At a Glance
Why Get Tested?
To determine the number of platelets in a sample of your blood as part of a health exam; to screen for, diagnose, or monitor conditions that affect the number of platelets, such as a bleeding disorder, a bone marrow disease, or other underlying condition
When to Get Tested?
As part of a routine complete blood count (CBC); when you have episodes of unexplained or prolonged bleeding or other symptoms that may be due to a platelet disorder
A blood sample drawn from a vein in your arm or by a fingerstick (children and adults) or heelstick (newborns)
Test Preparation Needed?
The Test Sample
What is being tested?
Platelets, also called thrombocytes, are tiny fragments of cells that are essential for normal blood clotting. They are formed from very large cells called megakaryocytes in the bone marrow and are released into the blood to circulate. The platelet count is a test that determines the number of platelets in a person's sample of blood.
When there is an injury to a blood vessel or tissue and bleeding begins, platelets help stop bleeding in three ways. They:
- Adhere to the injury site
- Clump together (aggregate) with other platelets
- Release chemical compounds that stimulate further aggregation of other platelets
These steps result in the formation of a loose platelet plug at the site of the injury in a process called primary hemostasis. At the same time, activated platelets support the coagulation cascade, a series of steps that involves the sequential activation of proteins called clotting factors. This secondary hemostasis process results in the formation of strands of fibrin that weave through the loose platelet plug, form a fibrin net, and compress to form a stable clot that remains in place until the injury has healed. When the clot is no longer needed, other factors break the clot down and remove it.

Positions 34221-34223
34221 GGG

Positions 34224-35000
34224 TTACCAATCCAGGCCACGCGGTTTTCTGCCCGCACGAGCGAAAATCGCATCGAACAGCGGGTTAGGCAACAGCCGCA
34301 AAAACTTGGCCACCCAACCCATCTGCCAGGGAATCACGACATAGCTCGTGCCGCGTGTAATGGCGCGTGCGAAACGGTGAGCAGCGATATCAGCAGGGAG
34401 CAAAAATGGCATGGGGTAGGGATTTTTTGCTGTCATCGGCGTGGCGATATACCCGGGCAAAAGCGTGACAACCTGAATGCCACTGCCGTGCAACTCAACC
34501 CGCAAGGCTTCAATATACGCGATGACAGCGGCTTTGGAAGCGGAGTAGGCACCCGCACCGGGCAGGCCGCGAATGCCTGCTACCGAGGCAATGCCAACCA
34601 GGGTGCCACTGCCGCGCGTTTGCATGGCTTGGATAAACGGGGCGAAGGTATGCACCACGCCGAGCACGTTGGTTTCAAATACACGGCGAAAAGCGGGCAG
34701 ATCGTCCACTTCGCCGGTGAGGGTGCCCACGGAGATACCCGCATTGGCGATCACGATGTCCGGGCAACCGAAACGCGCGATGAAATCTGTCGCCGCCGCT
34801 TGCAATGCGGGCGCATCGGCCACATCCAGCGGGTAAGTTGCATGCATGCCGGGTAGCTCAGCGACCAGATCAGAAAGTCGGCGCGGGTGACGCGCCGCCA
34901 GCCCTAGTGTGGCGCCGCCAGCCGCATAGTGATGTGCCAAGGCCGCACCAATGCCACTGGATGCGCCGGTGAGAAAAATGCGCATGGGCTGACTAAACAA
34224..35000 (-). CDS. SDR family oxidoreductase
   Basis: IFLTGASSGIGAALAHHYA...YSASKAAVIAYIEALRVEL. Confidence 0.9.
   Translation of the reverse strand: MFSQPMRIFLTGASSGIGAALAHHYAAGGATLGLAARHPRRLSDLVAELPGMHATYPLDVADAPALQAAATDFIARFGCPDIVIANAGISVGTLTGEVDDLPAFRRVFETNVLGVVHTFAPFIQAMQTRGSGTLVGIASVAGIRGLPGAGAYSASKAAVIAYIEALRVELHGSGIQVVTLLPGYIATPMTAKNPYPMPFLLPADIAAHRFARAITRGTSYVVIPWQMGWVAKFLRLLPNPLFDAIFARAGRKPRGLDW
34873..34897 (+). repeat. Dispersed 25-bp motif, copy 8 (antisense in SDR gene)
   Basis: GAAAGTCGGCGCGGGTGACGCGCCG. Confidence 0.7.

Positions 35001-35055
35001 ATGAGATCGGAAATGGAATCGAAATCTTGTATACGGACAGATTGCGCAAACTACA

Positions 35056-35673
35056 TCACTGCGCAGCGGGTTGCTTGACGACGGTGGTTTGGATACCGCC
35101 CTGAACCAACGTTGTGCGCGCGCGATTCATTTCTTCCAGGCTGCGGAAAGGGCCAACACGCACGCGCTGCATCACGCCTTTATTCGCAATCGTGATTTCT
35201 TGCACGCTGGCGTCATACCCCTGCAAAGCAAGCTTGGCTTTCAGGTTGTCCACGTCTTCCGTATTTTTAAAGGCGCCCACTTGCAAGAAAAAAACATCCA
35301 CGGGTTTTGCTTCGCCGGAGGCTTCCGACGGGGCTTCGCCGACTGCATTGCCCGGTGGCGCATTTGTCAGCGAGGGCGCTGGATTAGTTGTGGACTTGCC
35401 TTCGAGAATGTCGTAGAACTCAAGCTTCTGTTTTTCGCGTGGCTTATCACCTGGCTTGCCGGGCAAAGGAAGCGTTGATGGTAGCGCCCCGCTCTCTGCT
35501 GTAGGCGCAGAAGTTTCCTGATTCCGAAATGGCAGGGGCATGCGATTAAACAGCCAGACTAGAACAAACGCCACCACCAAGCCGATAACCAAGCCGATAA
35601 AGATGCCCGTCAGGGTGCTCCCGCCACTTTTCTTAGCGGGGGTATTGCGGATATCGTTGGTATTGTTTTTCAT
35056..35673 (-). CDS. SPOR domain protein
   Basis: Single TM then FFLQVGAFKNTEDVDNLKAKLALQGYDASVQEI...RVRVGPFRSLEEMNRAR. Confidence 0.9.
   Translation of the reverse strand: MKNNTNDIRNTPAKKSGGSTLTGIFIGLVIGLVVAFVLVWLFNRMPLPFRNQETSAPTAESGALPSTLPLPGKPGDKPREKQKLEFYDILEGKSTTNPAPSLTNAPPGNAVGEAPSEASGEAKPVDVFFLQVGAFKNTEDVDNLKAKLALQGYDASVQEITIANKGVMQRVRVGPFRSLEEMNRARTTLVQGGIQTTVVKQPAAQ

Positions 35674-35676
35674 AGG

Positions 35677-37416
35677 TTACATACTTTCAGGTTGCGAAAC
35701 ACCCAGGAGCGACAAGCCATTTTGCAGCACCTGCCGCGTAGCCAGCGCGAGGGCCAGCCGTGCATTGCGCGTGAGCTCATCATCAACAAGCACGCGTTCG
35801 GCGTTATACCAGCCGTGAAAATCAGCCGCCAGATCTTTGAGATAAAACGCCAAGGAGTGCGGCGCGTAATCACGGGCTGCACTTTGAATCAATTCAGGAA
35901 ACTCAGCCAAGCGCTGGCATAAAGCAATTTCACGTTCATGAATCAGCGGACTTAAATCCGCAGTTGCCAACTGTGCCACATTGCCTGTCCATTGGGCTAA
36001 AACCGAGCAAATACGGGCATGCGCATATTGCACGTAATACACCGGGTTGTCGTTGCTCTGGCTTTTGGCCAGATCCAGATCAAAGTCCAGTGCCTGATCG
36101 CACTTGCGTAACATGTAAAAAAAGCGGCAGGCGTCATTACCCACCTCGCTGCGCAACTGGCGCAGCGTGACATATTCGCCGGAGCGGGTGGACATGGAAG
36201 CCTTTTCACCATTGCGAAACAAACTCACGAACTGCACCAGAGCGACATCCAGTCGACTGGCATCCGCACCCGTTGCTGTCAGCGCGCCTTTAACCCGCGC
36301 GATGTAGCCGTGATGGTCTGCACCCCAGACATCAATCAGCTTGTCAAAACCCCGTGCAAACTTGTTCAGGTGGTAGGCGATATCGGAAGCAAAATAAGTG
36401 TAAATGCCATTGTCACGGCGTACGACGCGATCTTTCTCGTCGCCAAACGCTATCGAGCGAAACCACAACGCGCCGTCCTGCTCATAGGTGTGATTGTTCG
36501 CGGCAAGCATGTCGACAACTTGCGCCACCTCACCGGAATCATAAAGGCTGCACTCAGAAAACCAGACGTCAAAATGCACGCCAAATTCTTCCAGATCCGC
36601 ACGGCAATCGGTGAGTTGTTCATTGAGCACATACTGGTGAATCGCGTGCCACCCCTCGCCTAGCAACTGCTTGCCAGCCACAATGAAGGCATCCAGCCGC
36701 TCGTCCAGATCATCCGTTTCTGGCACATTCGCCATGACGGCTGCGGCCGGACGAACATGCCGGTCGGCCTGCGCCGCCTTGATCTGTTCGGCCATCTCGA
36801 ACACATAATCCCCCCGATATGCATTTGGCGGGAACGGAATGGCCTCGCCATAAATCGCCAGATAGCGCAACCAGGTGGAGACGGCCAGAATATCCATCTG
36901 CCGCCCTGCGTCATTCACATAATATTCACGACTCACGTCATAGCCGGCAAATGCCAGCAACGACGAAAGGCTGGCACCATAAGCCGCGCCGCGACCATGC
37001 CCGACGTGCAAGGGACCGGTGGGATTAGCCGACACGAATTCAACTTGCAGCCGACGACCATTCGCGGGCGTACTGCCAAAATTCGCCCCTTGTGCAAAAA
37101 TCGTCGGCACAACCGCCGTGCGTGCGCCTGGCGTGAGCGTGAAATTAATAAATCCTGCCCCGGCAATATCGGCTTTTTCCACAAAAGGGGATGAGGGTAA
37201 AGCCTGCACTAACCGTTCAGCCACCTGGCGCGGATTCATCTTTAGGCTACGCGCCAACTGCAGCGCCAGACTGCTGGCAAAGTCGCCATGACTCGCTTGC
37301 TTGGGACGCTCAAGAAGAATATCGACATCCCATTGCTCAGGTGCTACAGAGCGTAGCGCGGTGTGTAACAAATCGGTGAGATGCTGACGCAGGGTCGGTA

Each component of primary and secondary hemostasis must be present, activated at the right time, and functioning properly for adequate clotting. If there are insufficient platelets, or if platelets are not functioning normally, a stable clot may not form and a person may be at an increased risk of excessive bleeding.
Platelets survive in the circulation about 8 to 10 days, and the bone marrow must continually produce new platelets to replace those that degrade, are used up, and/or are lost through bleeding. Determining the number of platelets in blood with a platelet count can help diagnose a range of disorders having to do with too few or too many platelets.
How is the sample collected for testing?